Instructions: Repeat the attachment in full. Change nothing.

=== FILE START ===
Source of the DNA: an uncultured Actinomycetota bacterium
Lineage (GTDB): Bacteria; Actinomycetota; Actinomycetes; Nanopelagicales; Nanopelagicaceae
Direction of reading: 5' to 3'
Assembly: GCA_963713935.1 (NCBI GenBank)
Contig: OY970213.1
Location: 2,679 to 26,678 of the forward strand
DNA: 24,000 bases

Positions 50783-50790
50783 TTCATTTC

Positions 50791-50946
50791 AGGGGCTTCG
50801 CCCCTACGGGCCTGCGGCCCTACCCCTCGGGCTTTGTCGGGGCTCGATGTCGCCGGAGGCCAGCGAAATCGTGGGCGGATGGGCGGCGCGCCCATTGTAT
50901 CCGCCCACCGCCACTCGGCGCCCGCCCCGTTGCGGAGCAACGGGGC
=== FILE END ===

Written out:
Source of the DNA: an uncultured Actinomycetota bacterium
Lineage (GTDB): Bacteria; Actinomycetota; Actinomycetes; Nanopelagicales; Nanopelagicaceae
Direction of reading: 5' to 3'
Assembly: GCA_963713935.1 (NCBI GenBank)
Contig: OY970213.1
Location: 2,679 to 26,678 of the forward strand
DNA: 24,000 bases

Positions 50783-50790
50783 TTCATTTC

Positions 50791-50946
50791 AGGGGCTTCG
50801 CCCCTACGGGCCTGCGGCCCTACCCCTCGGGCTTTGTCGGGGCTCGATGTCGCCGGAGGCCAGCGAAATCGTGGGCGGATGGGCGGCGCGCCCATTGTAT
50901 CCGCCCACCGCCACTCGGCGCCCGCCCCGTTGCGGAGCAACGGGGC